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From the sidelines: Kincardine Race Report (Guest Post)

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I had committed to travelling and racing with my dear friend Kristen Loblaw (who also happens to be a blogger that lives in London, Ontario) for the 2014 Kincardine Women’s Triathlon. I couldn’t race this year so decided to volunteer. I went with Kristen to the Friday night race orientation. I met the volunteer coordinator and gave her a promised hug. Organizing event volunteers is pretty demanding work and she was doing a great job.

I was surprised at the orientation that most technical information was given by men. I was actually taken aback when we were referred to as “ladies” and when they made comments about how when cycling it was a race and not a chance to talk about outfits and hair. Kristen and I chatted about that later, I hadn’t expected low grade sexism at a women’s event and I had thought it would be a women run for women type thing. It’s clear long time participants and organizers know each other. It was the 14th year for the race and their level of comfort might have contributed to assuming we’d all be in on the reparté.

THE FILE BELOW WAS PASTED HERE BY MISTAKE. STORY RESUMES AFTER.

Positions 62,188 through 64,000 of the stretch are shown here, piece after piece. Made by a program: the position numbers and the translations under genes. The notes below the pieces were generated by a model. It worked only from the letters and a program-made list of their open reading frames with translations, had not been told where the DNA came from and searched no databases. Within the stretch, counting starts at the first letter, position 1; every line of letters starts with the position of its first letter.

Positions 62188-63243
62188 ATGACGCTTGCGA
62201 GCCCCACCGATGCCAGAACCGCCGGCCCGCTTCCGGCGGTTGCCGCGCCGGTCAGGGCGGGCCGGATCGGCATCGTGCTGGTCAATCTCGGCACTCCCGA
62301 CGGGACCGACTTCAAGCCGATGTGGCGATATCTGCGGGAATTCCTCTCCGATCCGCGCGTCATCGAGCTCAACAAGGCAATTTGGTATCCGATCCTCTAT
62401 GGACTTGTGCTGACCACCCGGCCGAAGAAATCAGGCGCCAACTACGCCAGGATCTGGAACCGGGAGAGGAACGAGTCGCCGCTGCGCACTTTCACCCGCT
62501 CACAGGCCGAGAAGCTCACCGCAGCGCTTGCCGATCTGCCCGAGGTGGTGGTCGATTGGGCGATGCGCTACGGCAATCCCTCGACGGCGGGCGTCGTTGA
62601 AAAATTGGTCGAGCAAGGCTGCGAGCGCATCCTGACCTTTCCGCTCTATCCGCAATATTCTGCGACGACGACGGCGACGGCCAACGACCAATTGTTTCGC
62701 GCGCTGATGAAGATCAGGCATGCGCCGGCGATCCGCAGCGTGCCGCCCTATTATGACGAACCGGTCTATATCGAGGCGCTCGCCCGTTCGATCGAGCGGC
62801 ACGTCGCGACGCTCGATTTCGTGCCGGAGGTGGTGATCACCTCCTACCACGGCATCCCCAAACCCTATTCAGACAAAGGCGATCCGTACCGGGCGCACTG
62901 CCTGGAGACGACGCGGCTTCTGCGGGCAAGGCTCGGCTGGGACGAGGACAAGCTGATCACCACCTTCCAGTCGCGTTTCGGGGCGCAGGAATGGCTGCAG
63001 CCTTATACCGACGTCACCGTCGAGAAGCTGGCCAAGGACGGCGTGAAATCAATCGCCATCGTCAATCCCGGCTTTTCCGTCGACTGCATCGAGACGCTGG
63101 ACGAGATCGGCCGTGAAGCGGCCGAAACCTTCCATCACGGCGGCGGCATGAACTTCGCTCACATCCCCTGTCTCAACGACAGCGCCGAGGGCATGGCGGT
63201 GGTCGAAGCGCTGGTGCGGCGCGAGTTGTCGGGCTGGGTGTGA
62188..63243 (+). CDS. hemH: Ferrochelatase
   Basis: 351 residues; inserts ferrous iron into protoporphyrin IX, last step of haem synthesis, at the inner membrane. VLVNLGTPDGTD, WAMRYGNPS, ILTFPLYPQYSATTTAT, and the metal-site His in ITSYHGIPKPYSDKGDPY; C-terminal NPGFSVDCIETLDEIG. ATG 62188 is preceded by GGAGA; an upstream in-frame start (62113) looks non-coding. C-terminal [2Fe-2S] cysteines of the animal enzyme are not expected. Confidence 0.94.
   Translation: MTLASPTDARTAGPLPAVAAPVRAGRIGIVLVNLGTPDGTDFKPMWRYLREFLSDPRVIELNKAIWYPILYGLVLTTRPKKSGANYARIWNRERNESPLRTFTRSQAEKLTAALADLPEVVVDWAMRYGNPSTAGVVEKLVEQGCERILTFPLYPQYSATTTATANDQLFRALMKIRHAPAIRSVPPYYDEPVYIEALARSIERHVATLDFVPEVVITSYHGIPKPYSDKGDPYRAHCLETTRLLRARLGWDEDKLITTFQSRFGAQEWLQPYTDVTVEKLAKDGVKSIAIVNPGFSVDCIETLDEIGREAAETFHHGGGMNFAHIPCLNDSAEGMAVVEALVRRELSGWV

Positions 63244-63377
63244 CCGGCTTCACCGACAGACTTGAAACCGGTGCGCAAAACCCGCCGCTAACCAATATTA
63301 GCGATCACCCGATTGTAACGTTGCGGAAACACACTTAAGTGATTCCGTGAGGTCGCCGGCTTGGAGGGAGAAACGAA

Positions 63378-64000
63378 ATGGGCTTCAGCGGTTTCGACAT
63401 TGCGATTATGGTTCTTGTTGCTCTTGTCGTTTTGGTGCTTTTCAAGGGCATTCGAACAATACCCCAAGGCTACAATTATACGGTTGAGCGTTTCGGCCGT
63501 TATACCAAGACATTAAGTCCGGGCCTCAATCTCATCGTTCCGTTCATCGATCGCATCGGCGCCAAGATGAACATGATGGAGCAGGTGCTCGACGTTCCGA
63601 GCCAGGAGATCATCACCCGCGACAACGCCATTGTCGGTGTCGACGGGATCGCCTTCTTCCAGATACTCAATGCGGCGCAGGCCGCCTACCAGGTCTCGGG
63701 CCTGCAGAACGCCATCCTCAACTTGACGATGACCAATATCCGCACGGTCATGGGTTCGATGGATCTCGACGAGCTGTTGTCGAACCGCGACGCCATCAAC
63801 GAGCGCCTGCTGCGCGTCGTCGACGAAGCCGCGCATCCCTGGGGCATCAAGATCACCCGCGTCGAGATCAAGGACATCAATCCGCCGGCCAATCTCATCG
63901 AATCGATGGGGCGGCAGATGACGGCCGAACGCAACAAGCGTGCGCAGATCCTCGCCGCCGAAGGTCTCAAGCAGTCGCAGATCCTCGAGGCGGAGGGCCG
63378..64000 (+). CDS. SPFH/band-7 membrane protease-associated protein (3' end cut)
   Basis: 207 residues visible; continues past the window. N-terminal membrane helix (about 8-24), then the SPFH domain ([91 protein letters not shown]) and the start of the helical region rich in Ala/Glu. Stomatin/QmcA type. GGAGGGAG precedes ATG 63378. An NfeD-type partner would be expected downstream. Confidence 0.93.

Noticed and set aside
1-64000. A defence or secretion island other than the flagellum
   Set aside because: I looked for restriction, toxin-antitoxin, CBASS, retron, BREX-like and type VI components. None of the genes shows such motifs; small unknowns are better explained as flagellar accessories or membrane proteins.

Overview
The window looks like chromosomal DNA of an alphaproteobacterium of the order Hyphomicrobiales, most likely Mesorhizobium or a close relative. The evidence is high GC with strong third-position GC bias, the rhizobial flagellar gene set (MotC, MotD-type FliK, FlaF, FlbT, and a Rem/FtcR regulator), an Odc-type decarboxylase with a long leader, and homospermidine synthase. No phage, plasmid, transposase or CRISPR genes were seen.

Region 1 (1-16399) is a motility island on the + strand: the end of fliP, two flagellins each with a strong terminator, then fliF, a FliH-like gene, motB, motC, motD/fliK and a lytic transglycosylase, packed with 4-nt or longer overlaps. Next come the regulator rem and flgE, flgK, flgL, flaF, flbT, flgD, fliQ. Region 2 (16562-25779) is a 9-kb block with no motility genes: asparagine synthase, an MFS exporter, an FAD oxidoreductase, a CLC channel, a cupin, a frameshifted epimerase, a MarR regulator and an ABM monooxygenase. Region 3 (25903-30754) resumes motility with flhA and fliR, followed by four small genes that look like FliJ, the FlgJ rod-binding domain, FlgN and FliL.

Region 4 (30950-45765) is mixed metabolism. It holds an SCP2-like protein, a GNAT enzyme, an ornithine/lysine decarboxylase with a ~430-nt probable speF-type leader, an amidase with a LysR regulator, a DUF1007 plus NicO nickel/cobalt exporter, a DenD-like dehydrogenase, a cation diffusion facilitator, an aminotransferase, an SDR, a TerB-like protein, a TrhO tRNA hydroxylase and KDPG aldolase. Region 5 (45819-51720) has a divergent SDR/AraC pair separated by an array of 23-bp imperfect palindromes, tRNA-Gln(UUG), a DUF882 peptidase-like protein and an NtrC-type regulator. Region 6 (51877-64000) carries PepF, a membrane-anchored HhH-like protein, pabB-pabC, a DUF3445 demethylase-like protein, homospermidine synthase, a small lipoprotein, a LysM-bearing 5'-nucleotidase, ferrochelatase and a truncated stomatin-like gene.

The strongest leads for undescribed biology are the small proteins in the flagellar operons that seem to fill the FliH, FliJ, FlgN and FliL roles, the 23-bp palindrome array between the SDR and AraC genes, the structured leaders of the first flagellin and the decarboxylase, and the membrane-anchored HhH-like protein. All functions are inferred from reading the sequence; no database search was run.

That evening I was pretty pumped that one of the vendors actually had XXL tri suits and shorts and they were a pretty amazing price. I totally charged those bad boys (sorry budget).

Finding out we had adjoining room back at the hotel with Tracy was a big bonus and it helped me wind down from the excitement of getting to town and situated.

The morning of the race it hit really hard that I wasn’t racing. It was a beautiful route and the weather was perfect. Transition was the perfect absorbing volunteer role as I helped newbies rack their bike. My round shape was an asset as I was approached by nervous women who were also curvy and I encouraged them. I shared that when I feel nervous I know it is my body getting ready to release a lot of energy I need for the race.